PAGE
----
Shared Ownership: What to watch out for
Shared ownership is a great way to get a stake in a property when you can’t afford or can’t borrow enough to buy outright on the open market. There are however common complaints from people in shared ownership schemes. This guide points to the pitfalls you’ll want to avoid.
What is shared ownership?
Shared ownership schemes allow buyers who meet the eligibility criteria to secure a mortgage to buy a stake (usually between 25% and 75%) in a property, while paying rent on the remaining share to the housing association or private developer that own the building. The rent you pay on the remaining share is charged at a discounted rate.
With shared ownership, it is possible to buy more of the home by “staircasing” i.e. increasing your share. Shares can be bought in 10% increments, which will in turn reduce your rent.
Shared ownership schemes are provided by housing associations or private developers. The details, costs and restrictions involved vary by provider so research each one on its individual merits and read the small print of your lease.
Stamp Duty and shared ownership
In the 2018 Budget, the government announced that first-time buyers would be exempt from paying stamp duty if their shared ownership property is worth up to £500,000 – and this is back-dated to 22 November, 2017. This means that any first-time buyers that have paid stamp duty on an eligible shared ownership property after 22 November, 2017, can apply for a refund.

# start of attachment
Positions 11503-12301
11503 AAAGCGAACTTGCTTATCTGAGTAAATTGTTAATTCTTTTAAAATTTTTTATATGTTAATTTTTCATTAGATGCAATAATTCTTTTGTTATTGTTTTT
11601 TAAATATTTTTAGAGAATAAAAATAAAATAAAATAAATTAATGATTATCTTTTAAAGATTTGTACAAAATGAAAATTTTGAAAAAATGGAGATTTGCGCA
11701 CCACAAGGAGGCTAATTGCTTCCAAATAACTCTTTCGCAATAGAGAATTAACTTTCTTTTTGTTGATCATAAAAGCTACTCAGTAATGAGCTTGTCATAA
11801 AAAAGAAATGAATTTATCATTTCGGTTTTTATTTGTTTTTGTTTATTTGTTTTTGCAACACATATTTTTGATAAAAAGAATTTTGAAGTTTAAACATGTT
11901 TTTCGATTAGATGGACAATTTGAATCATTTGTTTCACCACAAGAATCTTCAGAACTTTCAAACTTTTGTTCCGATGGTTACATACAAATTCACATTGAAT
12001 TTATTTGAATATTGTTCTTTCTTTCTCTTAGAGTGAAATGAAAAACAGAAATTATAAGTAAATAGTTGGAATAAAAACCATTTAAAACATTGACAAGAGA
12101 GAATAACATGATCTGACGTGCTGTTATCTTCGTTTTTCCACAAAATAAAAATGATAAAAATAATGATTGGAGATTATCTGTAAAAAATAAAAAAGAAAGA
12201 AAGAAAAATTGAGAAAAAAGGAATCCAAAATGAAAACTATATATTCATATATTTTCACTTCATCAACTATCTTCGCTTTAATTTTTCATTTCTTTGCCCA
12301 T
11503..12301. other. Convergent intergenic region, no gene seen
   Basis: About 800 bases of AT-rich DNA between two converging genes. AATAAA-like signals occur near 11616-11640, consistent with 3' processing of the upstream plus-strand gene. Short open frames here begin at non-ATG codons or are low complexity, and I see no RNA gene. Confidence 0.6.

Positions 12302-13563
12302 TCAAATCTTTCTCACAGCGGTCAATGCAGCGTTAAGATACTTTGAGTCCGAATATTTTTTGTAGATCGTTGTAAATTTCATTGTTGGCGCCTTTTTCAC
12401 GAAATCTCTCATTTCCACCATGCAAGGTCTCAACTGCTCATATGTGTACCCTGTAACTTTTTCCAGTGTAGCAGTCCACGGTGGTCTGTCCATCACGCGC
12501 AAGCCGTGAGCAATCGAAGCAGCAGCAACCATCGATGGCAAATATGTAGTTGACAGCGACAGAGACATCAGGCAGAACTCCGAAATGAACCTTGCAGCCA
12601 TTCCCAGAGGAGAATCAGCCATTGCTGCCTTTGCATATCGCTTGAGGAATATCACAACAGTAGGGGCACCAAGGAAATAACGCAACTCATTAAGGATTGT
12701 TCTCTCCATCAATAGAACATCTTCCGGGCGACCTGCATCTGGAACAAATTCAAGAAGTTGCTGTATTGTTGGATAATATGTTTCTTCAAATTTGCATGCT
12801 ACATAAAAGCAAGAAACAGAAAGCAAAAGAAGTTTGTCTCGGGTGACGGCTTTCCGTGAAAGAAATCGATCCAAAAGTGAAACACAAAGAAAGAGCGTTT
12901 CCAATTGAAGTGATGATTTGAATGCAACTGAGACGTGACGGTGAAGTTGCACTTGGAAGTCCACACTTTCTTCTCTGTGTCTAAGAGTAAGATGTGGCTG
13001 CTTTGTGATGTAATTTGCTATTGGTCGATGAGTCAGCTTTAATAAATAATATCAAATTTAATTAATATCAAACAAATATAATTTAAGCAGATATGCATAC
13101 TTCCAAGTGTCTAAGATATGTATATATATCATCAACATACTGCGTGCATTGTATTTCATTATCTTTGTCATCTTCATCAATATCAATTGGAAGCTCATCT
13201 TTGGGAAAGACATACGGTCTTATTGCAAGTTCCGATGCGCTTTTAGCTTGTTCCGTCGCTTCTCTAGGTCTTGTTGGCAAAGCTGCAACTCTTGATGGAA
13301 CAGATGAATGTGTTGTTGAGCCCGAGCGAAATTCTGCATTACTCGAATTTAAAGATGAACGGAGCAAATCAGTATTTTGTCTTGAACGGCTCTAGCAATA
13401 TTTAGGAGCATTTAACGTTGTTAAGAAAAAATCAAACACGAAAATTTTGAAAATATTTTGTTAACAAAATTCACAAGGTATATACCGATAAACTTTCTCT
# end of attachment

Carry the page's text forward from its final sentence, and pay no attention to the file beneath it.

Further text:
How to claim a stamp duty refund
If you’re eligible for a stamp duty refund, you need to contact HMRC in writing. Make sure you do this by the deadline of October 28, 2019. In your letter, you should provide details of your purchase and share the UTRN, which is the unique reference number on the original stamp duty return.
What are the downsides to shared ownership?
1. Maintenance charges
Hopefully the monthly mortgage repayments, plus rent will still make shared ownership far cheaper than buying a property outright. But don’t forget to add on maintenance charges and be prepared for possible increases in the future. As well as a general monthly service charge for caretaking and maintenance of communal areas, ask how you will be expected to pay for more significant works e.g. for roof maintenance.
Be aware that even though you own a share of the property, say 30%, you are responsible for paying the full maintenance and repair costs.
2. No renting allowed